“They feed off it tremendously,” Jackson said. “When (Doncic) looks like he’s having fun, they’re all cool, calm and collected. We’ve got to figure out a way to rattle him, rattle the head of the snake first and then let everybody else kind of get rattled as well.”

There’s more from L.A.:

  • John Hollinger of The Athletic considers possible steps that Clippers owner Steve Ballmer might take if the team is eliminated in the first round. Those could include front office changes, trying to trade for a rim protector or possibly dealing George. The team also faces the prospect of losing Leonard, who is expected to opt out of his contract this summer.
  • After a disappointing Game 1 performance, the LakersAnthony Davis made a statement with 34 points, 10 rebounds, seven assists and three blocks in the Game 2 win over the Suns. Davis’ outburst began with a spirited practice session Monday, according to Chris Haynes of The Athletic. “We knew AD was locked in and we expected this performance,” Jared Dudley said. “You could see it in him these last few days.”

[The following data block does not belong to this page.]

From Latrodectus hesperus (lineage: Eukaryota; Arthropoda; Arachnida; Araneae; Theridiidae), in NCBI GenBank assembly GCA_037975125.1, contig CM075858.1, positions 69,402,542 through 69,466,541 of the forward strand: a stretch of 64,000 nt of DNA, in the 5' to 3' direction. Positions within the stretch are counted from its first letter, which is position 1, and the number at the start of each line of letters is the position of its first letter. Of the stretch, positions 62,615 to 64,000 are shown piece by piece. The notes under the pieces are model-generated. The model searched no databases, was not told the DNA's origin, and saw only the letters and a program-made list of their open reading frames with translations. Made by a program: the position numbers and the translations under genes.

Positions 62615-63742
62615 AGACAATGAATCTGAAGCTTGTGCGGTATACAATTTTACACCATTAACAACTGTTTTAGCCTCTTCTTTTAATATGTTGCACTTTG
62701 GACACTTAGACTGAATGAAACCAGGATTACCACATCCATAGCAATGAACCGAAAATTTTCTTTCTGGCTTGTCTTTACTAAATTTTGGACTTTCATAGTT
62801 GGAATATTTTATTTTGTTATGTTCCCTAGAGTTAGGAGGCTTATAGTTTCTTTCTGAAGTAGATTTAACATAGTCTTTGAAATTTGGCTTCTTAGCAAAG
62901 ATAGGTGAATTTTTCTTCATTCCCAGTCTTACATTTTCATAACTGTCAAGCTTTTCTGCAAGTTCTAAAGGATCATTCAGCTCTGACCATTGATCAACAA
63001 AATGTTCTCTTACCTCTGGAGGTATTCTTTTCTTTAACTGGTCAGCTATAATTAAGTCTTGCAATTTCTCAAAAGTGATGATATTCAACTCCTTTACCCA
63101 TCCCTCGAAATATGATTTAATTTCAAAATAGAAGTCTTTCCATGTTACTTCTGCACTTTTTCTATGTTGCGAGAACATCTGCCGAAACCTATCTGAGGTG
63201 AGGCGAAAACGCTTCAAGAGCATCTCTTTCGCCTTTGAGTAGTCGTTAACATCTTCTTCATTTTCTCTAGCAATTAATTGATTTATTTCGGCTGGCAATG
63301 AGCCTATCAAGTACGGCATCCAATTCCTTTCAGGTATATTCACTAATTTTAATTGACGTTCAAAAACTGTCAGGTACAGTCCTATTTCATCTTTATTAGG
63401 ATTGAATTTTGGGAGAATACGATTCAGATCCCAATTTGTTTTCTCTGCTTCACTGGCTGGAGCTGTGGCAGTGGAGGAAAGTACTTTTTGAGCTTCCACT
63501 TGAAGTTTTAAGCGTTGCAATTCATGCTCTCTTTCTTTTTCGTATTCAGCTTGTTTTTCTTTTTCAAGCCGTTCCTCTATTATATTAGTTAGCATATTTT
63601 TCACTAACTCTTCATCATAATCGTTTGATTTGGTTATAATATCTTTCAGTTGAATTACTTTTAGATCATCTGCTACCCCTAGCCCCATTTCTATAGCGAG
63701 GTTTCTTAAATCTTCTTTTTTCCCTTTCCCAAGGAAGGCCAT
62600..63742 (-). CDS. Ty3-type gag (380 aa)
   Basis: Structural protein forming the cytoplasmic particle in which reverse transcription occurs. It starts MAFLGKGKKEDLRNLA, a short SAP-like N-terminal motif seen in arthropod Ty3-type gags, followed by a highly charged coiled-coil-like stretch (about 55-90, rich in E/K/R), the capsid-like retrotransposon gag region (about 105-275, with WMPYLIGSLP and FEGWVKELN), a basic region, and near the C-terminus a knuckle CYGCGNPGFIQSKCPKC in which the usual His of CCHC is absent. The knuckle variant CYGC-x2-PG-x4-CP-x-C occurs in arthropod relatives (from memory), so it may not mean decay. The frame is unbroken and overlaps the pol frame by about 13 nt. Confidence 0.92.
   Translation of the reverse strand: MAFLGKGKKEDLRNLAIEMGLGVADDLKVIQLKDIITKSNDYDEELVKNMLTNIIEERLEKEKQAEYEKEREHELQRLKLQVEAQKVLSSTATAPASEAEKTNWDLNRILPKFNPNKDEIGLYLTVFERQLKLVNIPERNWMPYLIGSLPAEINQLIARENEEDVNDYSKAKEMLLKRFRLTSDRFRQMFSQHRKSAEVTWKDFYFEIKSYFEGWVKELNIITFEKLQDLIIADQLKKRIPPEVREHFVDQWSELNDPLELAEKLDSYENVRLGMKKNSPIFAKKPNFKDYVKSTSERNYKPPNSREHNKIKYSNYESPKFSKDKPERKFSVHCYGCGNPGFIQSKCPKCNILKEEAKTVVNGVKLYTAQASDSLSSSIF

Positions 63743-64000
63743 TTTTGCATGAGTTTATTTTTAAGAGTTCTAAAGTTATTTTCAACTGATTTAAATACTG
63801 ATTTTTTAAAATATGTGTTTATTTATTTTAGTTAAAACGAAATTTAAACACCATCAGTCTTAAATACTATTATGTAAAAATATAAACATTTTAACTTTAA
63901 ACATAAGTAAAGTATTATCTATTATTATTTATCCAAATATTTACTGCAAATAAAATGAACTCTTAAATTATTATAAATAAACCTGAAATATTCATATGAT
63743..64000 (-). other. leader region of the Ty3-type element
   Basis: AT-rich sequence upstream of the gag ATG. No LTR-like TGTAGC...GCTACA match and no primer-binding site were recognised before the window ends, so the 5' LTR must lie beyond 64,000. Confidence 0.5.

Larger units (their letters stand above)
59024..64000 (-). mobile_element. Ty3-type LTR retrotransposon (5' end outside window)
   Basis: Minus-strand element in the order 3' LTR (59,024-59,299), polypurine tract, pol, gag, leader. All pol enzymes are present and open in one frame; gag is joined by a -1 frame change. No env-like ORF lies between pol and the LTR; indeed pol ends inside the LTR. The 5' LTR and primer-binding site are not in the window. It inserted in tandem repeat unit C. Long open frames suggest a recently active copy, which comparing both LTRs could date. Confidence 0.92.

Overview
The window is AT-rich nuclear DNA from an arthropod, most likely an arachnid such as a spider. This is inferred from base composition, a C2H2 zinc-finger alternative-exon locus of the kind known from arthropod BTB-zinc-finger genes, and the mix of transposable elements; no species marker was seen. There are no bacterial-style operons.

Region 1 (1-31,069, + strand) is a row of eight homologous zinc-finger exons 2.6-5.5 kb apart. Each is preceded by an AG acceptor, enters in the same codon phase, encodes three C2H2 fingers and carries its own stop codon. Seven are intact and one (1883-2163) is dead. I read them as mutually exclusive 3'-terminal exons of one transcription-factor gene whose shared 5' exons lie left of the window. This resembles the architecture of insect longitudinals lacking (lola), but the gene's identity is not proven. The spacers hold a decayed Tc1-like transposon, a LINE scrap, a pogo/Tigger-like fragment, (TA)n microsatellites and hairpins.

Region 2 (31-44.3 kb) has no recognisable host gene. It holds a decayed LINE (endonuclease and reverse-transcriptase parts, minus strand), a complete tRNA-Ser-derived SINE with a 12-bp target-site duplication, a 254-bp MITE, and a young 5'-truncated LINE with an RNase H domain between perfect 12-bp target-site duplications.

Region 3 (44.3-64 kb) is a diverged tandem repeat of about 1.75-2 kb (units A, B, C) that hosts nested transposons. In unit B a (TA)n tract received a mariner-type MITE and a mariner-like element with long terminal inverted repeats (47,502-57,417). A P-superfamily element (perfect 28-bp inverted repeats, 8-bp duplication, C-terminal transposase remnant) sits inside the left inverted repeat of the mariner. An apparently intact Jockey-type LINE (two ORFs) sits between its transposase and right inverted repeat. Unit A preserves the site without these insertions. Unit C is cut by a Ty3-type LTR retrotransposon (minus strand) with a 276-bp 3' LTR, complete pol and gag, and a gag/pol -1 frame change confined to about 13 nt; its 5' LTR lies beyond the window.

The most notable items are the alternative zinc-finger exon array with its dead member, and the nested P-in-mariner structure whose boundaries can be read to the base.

• The Lakers also got a lift from Dennis Schröder and Andre Drummond, who will both be free agents this summer, writes Broderick Turner of The Los Angeles Times. Schroder poured in 24 points, while Drummond contributed 15 points and 12 rebounds. “Dennis was in attack mode from the very beginning,” LeBron James said. “…  And I thought big Dre was amazing in the minutes he had. … He was just very decisive with his play tonight and I think it’s his sixth playoff game, maybe six or seven, that he’s had in his career, so he’s going to continue to get better and better.”